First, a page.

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The Cloverfield franchise, which currently consists of three films (Cloverfield, 10 Cloverfield Lane, and The Cloverfield Paradox), is somewhat unique in that each film has been produced in relative secrecy, to the point where it was unclear they were even part of a single franchise until very late in their post-production. Specifically, both 10 Cloverfield Lane and The Cloverfield Paradox began their developments as standalone science fiction movies (titled The Cellar and God Particle, respectively), which were then later retooled to become part of the larger, looser Cloverfield narrative. That’s an important distinction to note, because this week’s news is actually about a new Cloverfield project being produced by J.J. Abrams that is being built from the ground up specifically as a Cloverfield movie (and not as something else being retrofitted to fit the franchise). Having said that, as with its predecessors, we don’t actually know anything else about this project, except that it will not be a found-footage movie (like the original Cloverfield).
(Photo by Warner Bros. Pictures)
Prior to 2019, Zachary Levi was probably best known for starring in the NBC spy drama Chuck, but that was before he starred in the DC Comics superhero movie Shazam! (Certified Fresh at 90%). Warner Bros. is committed to producing the sequel Shazam! Fury of the Gods for release on June 2, 2023, but that isn’t expected to start filming until late 2021 at the earliest. In the meantime, Levi has signed with Sony Pictures to star in a new project that is a live action adaptation of the classic children’s book Harold and the Purple Crayon. The screenplay is currently being adapted by the writing team of David Guion and Michael Handelman, whose previous credits include Dinner for Schmucks (Rotten at 42%) and Night at the Museum: Secret of the Tomb (Rotten at 47%). There have reportedly been several attempts in the past to adapt Harold and the Purple Crayon as a movie, including a Sony Pictures animated film and a live-action version that would’ve been directed by Spike Jonze (Her, Where the Wild Things Are).
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For context, it’s important to note right at the beginning of this story that the GameStop “short squeeze” happened just last week, and it was only on January 28th that Robinhood and other brokerages halted trading of GameStop stock. Since then, however, there are now at least five different feature film projects in development based on the event (three narrative, two documentaries). One of those projects is called The Antisocial Network, and MGM has already acquired the film rights to the book proposal of the same title by writer Ben Mezrich, whose book Bringing Down the House was the inspiration for the Kevin Spacey gambling movie 21 (Rotten at 36%). The second narrative project is an untitled movie being developed by Netflix, with Noah Centineo attached to star. The third narrative project comes from r/wallstreetbets founder Jaime Rogozinski, who has sold his life rights to Brett Ratner’s RatPac Entertainment. Finally, there are the two documentary projects (that we know about), one of which is being funded by a Kickstarter campaign, and the other of which is being produced by director Jonah Tulis of the recent video game documentary Console Wars (Fresh at 83%).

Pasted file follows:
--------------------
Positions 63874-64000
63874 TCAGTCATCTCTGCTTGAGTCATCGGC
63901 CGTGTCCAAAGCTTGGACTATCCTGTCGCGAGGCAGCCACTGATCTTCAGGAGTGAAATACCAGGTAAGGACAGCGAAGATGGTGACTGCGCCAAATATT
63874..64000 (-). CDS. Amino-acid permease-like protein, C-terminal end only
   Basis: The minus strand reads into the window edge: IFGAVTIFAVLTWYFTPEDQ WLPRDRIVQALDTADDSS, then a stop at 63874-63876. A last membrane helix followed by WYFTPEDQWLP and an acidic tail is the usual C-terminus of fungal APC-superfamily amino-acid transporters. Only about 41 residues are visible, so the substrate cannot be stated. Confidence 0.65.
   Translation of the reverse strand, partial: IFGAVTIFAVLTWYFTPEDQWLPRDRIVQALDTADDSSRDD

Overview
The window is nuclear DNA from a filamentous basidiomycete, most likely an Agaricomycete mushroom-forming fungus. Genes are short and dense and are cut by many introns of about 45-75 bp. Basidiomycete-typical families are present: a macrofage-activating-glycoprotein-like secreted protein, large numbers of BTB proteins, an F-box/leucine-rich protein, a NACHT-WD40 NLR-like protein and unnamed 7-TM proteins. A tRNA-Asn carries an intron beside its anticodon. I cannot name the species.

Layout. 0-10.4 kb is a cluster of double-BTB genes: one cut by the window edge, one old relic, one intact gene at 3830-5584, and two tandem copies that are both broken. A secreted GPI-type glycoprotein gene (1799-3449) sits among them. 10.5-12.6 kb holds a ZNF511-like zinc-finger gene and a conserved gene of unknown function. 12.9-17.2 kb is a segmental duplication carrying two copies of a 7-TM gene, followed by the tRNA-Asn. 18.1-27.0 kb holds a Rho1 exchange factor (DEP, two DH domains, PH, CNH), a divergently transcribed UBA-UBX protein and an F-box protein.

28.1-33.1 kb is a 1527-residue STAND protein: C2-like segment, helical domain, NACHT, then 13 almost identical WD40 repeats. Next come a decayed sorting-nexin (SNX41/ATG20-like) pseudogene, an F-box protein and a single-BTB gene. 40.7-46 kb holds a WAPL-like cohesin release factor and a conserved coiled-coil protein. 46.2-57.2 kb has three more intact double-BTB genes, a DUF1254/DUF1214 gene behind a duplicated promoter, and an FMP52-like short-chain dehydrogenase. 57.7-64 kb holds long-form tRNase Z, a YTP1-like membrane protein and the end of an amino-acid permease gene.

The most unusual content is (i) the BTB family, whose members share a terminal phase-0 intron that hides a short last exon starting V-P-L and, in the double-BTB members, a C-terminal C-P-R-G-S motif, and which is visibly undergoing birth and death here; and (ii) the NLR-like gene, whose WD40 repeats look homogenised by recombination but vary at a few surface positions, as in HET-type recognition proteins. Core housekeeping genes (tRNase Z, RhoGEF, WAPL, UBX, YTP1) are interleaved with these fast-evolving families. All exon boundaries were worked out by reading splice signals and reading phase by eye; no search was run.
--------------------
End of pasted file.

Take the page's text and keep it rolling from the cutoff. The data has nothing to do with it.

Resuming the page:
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After a couple of slow news weeks to kick off 2021, Hollywood seems like it’s back to business as usual, but since we like to keep the Ketchup to an even 10 stories, here’s a three-in-one about a handful of remakes. First off (and this one may be much bigger news as it progresses), Paramount Pictures is now in the midst of a legal battle with the estate of late writer Truman Capote over the studio’s rights to remake the classic Audrey Hepburn film, Breakfast at Tiffany’s (Certified Fresh at 89%). The original 1961 film hasn’t aged well in at least one respect, while at the same time, it also soft-pedals Holly Golightly’s profession in the novella upon which the film is based, both of which might be good reasons for a remake. Speaking of estates and legal issues, we now apparently have two competing Buck Rogers adaptations, one of which will be a George Clooney TV series while the other is a feature film being produced by Skydance Media in collaboration with the estate of Buck Rogers creator Philip Francis Nowlan. The last time Buck Rogers was on the big screen was all the way back in 1979, when Universal Pictures expanded the pilot episode of the Buck Rogers in the 25th Century TV series into a theatrically released motion picture. Finally, Warner Bros. has hired director Gaz Alazraki for their remake of Father of the Bride “with a Cuban American twist” following the previous versions starring both Spencer Tracy and Steve Martin.
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There are certainly games and toys that could make for good source material for a movie, usually because there is a narrative quality to them. G.I. Joe and Transformers, for example, both came to movies after long runs as both animated TV shows and comic books. The card game UNO, though, not so much. Despite that, Mattel Films and rapper Lil Yachty are now collaborating on a movie adaptation indeed based on the UNO card game. The UNO movie will reportedly be a live-action heist comedy set within “the underground hip hop world of Atlanta,” with Lil Yachty expected to star. This might at least be good news for anyone who’s ever wanted to make movies based on Go Fish, Old Maid, or Crazy Eights.